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Troops to Teachers brings service members to Arizona classrooms

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PHOENIX – Frank Contreras realized he had a knack for teaching when he volunteered to coach an elementary school girls’ basketball team during his time off from the Arizona National Guard.

As a sergeant in the Guard, he trained soldiers along the border on communications technology.

“After getting used to standing in front of 500 to 1,000 people teaching training classes, I realized, ‘I kind of like doing this,’ ” he said.

After seeing a flier posted at the Guard, he decided to reach out to Troops to Teachers, a program that helps transition military service members to second careers in the classroom and relieve teacher shortages in low-income areas.

For the past five years, Contreras, now 33, has taught computer technology and physical education at Western Valley Middle School in Phoenix.

“I found out through Troops to Teachers that I was basically able to use all of my military experience from teaching communications training to contribute to a teaching certification in career and technical education,” Contreras said.

Launched in 1994, Troops to Teachers is a federal program operated by the Department of Defense. To be eligible, participants must have served in the military for at least six years and are then assigned to a counselor who guides them through the steps necessary to become a teacher.

Troops to Teachers continued working with Contreras after he left the Guard, helping him connect college courses he had taken previously with his military and civilian work experience to earn a vocational teaching certificate.

After becoming certified as a teacher, Contreras finished his degree in information technology with the University of Phoenix.

He said the program also helped him prepare for employment as a teacher.

“I had to completely redo my resume, so they helped me with that, as well as practicing mock interviews and helping me get in touch with school districts that needed teachers,” Contreras said.

Out of 5,400 veterans who have gone through the program and are teaching nationally, 105 work in Arizona, according to Troops to Teachers.

According to Meghan Stidd, the Mountain Pacific associate regional director for Troops to Teachers, the program has placed more than 500 veterans into teaching roles in Arizona through the years.

“Due to its strong veteran population, Arizona is one of the top six states in the nation of veterans participating in Troops to Teachers,” she said.

Lt. Gen. Benjamin Freakley, special adviser to the president for leadership initiatives at Arizona State University, said veterans are already familiar with leadership roles from being in the military.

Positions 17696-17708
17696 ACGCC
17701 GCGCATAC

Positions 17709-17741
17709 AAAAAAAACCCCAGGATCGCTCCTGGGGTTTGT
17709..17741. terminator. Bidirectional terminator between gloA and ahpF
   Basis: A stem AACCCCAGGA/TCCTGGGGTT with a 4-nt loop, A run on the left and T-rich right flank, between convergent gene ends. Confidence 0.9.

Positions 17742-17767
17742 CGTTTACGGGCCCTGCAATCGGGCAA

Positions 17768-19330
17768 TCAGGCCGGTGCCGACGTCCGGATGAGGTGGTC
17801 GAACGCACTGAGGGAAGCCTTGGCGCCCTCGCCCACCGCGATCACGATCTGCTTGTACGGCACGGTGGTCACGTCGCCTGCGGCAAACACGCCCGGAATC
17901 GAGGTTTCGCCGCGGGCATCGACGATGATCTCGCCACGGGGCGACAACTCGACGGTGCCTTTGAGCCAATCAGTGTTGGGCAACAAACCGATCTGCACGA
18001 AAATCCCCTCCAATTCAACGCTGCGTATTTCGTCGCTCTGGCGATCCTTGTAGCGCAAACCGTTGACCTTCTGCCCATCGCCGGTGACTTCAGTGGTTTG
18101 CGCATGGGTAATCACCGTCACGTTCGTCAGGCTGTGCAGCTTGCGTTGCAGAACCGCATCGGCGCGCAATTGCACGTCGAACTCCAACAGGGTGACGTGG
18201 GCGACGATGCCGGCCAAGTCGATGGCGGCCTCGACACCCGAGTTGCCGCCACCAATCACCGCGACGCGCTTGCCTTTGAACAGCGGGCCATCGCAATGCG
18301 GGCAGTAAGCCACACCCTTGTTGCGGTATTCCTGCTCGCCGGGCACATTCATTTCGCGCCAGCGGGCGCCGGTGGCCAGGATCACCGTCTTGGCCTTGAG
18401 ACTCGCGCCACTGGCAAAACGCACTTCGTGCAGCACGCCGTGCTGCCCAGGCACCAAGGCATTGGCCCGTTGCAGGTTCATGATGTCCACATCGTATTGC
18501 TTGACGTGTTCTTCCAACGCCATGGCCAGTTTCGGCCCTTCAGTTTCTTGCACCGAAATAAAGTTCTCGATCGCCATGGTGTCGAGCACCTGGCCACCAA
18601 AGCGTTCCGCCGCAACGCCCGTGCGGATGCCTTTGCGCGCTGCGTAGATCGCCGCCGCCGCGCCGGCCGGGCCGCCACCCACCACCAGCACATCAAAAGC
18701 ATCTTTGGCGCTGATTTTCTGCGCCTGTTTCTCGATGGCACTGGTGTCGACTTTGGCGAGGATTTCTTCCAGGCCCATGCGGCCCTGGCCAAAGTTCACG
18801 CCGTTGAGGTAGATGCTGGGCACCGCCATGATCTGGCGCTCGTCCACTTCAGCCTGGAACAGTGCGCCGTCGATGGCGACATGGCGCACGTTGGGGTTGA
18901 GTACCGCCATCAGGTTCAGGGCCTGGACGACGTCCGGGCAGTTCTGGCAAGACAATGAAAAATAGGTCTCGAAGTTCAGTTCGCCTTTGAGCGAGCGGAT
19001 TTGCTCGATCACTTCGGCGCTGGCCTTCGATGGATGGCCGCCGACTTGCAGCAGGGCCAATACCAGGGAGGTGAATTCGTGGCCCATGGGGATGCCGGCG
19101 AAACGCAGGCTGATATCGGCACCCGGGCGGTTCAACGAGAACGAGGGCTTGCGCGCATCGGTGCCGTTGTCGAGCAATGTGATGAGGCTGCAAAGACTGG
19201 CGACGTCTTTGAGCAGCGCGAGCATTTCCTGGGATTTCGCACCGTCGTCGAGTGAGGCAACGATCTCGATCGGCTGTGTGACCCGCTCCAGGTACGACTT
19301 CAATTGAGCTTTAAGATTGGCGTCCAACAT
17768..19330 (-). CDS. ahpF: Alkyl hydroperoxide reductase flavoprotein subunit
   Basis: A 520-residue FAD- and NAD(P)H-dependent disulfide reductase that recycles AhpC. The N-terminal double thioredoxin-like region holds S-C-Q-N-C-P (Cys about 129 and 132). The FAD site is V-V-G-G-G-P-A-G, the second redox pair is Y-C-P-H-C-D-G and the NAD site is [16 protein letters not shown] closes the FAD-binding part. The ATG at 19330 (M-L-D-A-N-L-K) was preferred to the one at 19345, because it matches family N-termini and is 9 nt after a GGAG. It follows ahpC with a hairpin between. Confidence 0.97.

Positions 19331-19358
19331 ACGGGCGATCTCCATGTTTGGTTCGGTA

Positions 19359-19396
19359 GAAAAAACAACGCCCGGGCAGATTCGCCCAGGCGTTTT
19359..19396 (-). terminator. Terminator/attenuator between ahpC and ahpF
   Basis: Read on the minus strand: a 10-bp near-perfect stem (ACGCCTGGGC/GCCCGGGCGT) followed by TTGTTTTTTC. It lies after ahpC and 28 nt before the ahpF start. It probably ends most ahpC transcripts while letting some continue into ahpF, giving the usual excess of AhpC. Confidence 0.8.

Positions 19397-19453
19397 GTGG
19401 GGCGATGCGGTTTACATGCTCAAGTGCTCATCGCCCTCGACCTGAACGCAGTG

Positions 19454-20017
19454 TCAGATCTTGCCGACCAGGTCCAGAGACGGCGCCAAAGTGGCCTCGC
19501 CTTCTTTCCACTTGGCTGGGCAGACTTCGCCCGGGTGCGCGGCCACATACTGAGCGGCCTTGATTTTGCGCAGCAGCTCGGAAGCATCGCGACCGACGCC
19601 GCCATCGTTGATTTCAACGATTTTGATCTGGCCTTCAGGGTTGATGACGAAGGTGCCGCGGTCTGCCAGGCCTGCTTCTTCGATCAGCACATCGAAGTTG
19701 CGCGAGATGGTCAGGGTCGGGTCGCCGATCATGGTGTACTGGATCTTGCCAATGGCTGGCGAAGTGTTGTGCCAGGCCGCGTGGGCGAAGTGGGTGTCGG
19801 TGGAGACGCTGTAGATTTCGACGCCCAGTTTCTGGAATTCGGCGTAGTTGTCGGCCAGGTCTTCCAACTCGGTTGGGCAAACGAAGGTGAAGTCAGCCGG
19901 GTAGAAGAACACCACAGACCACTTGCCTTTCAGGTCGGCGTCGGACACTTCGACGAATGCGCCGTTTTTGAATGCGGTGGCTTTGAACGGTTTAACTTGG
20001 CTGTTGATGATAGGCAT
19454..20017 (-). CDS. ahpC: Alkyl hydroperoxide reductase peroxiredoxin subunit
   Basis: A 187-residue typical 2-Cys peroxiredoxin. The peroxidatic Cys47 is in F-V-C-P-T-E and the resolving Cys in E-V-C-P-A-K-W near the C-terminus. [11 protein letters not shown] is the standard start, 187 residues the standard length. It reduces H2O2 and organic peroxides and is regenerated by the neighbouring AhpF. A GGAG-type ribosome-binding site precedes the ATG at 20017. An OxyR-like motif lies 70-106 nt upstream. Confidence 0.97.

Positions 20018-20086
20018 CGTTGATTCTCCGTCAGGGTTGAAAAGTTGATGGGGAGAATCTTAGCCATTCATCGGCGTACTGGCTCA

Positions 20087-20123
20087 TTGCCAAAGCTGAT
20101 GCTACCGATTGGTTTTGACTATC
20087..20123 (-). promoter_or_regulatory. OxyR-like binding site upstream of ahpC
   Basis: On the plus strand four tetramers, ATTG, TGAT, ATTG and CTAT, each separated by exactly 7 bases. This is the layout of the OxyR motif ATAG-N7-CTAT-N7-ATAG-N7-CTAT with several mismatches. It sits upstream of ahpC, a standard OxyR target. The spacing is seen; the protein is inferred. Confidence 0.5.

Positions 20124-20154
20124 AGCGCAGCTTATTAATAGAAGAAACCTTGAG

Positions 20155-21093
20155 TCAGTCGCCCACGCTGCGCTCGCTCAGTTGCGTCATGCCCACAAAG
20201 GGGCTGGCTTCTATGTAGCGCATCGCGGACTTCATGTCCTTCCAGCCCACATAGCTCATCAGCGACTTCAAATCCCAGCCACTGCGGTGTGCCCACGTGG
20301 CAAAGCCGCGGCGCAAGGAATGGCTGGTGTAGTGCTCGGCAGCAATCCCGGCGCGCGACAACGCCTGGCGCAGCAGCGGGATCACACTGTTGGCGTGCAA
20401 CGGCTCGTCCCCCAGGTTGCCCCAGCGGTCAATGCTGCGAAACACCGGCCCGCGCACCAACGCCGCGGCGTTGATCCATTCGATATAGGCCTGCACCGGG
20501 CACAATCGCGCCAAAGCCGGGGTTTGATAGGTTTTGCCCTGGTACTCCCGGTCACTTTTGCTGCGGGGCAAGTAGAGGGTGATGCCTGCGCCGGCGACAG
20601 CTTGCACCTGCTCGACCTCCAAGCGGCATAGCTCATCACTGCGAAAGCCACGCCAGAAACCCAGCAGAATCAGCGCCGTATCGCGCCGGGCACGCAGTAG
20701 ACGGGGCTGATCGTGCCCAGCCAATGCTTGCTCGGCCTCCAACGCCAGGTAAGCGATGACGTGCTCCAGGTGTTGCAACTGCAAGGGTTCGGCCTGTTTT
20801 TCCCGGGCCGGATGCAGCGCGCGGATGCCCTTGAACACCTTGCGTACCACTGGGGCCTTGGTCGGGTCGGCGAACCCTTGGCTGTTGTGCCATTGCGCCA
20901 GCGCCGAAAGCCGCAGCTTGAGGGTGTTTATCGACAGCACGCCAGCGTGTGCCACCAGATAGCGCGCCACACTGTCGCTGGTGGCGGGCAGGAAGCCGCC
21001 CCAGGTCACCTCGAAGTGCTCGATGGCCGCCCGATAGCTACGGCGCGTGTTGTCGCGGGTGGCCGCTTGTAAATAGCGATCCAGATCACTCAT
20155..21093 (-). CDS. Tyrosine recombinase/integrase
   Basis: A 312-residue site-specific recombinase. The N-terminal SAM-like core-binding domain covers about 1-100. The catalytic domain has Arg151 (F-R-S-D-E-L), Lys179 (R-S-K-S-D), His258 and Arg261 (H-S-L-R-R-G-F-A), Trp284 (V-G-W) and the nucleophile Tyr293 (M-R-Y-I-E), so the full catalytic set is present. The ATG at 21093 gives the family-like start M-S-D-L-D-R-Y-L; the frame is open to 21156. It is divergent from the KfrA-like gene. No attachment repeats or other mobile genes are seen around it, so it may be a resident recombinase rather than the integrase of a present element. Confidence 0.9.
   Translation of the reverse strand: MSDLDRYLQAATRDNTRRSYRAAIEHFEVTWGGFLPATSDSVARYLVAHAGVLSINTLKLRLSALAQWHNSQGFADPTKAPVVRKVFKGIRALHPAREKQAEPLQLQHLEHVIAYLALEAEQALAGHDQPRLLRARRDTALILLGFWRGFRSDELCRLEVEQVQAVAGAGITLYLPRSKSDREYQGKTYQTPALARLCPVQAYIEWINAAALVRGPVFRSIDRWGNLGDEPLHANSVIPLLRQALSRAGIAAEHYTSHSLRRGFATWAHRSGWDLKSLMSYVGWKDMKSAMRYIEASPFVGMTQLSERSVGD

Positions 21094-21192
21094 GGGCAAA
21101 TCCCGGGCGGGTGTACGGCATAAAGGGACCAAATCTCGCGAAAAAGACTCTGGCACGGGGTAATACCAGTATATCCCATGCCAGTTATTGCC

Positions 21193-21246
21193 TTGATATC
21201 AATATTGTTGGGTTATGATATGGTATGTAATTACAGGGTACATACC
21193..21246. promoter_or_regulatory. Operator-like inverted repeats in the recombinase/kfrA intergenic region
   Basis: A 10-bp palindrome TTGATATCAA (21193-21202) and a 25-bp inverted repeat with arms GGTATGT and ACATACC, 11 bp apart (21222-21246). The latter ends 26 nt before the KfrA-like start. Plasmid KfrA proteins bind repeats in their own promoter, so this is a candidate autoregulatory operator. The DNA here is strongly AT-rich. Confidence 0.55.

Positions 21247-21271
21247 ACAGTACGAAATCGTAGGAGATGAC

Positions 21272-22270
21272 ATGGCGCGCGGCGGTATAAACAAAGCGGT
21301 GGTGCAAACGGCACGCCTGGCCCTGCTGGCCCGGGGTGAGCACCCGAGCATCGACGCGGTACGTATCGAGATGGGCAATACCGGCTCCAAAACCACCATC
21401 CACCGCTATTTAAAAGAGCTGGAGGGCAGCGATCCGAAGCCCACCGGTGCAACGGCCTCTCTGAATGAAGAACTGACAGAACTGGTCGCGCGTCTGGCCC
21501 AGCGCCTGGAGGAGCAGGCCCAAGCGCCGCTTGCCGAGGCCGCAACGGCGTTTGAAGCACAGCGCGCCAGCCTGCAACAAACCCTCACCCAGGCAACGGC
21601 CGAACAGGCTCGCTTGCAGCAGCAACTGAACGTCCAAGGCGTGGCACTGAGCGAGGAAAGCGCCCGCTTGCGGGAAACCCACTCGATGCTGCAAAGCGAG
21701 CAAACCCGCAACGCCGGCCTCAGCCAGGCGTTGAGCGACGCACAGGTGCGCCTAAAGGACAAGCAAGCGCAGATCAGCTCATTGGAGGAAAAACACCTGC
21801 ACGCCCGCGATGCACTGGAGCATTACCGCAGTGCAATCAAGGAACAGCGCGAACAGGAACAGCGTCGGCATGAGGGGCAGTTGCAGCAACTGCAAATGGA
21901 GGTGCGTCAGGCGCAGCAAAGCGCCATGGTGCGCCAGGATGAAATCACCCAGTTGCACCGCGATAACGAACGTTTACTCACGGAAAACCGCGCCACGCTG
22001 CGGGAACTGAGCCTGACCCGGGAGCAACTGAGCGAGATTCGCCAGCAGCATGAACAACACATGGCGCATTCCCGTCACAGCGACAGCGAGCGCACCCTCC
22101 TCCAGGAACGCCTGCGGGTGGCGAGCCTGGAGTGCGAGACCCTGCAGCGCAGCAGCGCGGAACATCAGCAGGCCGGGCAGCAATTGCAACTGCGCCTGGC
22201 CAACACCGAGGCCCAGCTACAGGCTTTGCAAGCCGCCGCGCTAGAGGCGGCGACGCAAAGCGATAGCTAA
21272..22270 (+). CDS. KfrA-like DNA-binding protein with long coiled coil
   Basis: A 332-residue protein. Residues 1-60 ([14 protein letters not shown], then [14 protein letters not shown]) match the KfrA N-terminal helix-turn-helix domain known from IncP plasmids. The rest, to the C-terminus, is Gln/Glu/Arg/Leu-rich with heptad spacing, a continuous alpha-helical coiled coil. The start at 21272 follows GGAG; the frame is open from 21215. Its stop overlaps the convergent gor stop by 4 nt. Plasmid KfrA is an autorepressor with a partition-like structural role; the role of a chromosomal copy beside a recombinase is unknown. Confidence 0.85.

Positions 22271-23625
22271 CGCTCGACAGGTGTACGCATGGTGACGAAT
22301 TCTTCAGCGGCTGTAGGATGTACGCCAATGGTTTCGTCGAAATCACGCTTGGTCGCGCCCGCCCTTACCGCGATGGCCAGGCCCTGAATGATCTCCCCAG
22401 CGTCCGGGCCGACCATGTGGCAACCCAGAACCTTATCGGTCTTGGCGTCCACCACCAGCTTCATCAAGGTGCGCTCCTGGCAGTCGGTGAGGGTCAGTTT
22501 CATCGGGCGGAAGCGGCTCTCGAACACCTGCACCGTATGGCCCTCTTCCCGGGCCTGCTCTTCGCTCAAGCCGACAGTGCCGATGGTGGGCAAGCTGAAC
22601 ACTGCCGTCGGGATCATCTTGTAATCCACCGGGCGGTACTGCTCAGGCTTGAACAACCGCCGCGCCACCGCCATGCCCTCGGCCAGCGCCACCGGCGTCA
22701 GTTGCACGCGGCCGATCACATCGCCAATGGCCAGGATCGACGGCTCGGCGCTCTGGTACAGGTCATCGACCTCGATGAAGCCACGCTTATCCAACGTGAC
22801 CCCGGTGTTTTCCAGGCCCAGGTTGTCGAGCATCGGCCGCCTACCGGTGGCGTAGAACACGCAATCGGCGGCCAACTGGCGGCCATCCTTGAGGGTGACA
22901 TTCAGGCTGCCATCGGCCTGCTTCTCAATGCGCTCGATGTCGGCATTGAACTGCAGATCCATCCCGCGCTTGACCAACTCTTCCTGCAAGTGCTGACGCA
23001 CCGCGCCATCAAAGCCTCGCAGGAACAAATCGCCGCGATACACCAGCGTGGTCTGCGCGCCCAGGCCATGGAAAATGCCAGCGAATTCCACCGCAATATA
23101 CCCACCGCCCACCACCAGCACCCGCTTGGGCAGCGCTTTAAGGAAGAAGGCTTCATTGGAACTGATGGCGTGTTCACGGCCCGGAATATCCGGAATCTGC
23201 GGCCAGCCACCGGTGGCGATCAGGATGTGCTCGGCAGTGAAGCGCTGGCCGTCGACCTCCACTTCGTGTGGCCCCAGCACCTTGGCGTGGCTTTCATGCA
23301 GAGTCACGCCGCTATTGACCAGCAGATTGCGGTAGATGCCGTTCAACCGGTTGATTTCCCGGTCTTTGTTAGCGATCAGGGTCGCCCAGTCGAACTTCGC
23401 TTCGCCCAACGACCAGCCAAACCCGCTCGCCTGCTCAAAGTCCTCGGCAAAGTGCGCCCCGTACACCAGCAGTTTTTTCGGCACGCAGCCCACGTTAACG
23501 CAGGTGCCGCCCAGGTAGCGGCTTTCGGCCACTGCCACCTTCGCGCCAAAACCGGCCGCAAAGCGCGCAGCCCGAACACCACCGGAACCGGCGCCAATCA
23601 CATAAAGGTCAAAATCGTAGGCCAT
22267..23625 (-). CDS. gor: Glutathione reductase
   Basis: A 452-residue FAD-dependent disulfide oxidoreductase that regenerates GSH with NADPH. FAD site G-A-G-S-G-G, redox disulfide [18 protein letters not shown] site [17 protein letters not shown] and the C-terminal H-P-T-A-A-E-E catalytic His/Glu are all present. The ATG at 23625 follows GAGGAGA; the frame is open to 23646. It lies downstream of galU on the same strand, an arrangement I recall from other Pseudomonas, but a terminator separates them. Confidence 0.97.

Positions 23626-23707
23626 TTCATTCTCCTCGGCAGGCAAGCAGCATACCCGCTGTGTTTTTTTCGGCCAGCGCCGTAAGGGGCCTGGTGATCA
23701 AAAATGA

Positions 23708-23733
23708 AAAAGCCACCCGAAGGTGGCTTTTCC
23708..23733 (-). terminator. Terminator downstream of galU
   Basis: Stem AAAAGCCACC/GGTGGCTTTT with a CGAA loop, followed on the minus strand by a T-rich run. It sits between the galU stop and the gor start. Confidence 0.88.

“How would you like to have a teacher who is a former sergeant or captain from Afghanistan with multiple years of experience in the military besides their degree?” Freakley said. “You get a lot of platform opportunity in the military, whether it’s instructing a young soldier or teaching a class.”

C. Emily Feistritzer, president of the National Center for Education Information, said military service members tend to bring maturity, discipline and life experiences that translate well into teaching.

“They bring a set of skills that enables them to get young people – even disruptive young people – to really sort of sit up straight and pay attention and engage in learning,” Feistritzer said.

Contreras said he thinks his experiences and management skills honed in the military have helped him get through to kids in a classroom setting.

“Classroom management is important, especially for middle school kids,” he said. “You have that military discipline to get them focused, so I think it’s a little easier for me to redirect their attention.”

Feistritzer said she hopes more veterans will consider participating in the program and becoming teachers.

“Even though it has been growing over time, I think the program could be turning out a whole lot more teachers, but it has been constrained by finances,” she said. “Now that the military is drawing down from Afghanistan and other places, I hope more resources can be put into the program.”

Joe Morgan, the Mountain Pacific regional director for Troops to Teachers, said he hopes to make the program more like Teach for America, which recruits recent college graduates to teach in low-income communities.

“What we really want to do is become a 501(c)(3) organization,” he said. “We’d like to consider with the Department of Defense the possibility of a private-public arrangement that’s similar to what Teach for America has with the Department of Education.”

Contreras, who is now a Troops to Teachers mentor for veterans interested in starting careers in education, said teaching isn’t just a career but a rewarding experience.

“Just a few weeks ago, an old student came back and asked me about getting into the military and said, ‘Hey, you were one of the reasons I changed my life,’” Contreras said. “It’s that satisfaction in knowing that I’m affecting the lives of children and their futures.”